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Beginning African Philosophy

The Case for African Philosophy- Past to Present

Elliott Wreh-Wilson

Beginning African Philosophy explores the nature and central features of African philosophy from the perspective of African philosophers, analyzing and assessing the importance of African philosophy, its subject matter, its major themes and concerns, and how those themes and concerns compare to those of Western philosophy. Beginning African Philosophy surveys the best-known responses to the questions: What is African philosophy? What are its central themes and concerns? What does it have in common with Western philosophy?
This book is ideal for philosophy students and those who care about the social, moral, religious, and philosophical implications of African wisdom traditions, particularly those of the sub-Saharan region.


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9 African Talk of God 131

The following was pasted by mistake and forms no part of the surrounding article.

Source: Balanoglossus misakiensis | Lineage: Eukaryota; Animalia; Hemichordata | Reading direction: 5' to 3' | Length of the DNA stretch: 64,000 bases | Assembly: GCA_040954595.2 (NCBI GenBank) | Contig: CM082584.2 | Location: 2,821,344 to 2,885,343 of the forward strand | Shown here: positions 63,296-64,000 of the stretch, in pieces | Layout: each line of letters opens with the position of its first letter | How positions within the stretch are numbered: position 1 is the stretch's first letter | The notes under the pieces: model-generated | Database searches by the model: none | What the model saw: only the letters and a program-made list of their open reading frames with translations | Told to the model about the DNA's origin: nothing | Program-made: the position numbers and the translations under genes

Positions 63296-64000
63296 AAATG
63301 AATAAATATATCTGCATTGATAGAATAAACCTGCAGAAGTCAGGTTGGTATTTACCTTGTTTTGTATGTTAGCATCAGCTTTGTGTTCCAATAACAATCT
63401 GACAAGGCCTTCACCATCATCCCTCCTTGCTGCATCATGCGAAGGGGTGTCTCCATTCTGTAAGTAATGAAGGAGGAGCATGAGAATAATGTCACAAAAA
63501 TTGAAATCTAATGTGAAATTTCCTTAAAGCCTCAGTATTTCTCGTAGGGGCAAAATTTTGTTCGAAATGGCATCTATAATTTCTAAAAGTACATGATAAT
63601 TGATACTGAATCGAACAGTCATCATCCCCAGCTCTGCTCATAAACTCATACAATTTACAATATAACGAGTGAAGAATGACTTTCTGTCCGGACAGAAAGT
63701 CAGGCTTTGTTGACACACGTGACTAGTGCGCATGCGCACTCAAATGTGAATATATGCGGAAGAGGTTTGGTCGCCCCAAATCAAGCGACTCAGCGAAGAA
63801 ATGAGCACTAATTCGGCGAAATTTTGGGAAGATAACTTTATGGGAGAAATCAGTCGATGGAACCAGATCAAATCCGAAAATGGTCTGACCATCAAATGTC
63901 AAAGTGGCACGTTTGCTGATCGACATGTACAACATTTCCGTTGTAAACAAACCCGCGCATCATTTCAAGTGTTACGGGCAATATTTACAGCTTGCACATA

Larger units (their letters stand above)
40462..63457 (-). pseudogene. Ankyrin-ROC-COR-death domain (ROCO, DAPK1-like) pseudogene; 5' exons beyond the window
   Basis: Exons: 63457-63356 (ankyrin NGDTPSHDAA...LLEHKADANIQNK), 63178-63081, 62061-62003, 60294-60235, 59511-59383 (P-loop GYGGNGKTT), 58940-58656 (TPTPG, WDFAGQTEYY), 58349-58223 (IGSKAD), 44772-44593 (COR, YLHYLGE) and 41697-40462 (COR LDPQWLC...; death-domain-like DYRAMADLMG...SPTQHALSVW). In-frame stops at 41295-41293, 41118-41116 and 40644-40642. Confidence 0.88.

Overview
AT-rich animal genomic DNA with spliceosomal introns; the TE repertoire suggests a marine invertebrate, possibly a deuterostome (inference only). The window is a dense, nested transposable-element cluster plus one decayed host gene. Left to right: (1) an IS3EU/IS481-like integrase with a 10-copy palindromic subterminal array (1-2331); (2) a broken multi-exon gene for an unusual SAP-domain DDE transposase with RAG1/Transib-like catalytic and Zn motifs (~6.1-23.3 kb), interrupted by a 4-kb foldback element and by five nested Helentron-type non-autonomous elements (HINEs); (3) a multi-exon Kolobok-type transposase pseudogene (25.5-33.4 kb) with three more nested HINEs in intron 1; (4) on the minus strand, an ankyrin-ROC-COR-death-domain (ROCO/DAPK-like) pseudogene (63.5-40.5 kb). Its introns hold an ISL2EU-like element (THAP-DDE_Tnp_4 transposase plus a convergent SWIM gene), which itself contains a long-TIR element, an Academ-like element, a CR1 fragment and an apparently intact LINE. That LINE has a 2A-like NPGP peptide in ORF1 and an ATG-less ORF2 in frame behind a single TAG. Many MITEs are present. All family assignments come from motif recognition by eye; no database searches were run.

 9  afrICan talk of god Despite the conventional wisdom that Africans are animists and polytheists, African theistic ideas, on balance, seem to point to belief in the existence of one rather than multiple Gods. This chapter tests the strength of this claim (1) by walking students and readers through a discussion of certain important theologi- cal concerns that are normally associated with monotheism and polytheism to see how they apply to both Africa and the world’s best known monotheistic religions; and (2) by taking up the concerns people have about names and aliases Africans are known to employ when referring to God, the supreme being. The goal here is to see whether multiple names and aliases do to the major monotheistic religions what some say they do to African theistic ideas. What to look for: 1. Defining monotheism and polytheism 2. The case for polytheism in Africa 3. Is God maker, creator, or both? 4. The case for monotheism in Africa interior_WrehWilson 131 1/30/12 9:43 PM 132 Beginning African Philosophy: The Case for African Philosophy Past to Present 9.1 Introduction Much of what we know about God in Africa comes largely from what Africans say and do about their belief in God. We know accordingly that in addition to what they say and do about the existence of an entire universe of spirit-beings, Africans also hold beliefs that show they have a conception of a supreme spiritual being whom they worship directly or indirectly. They employ a variety...

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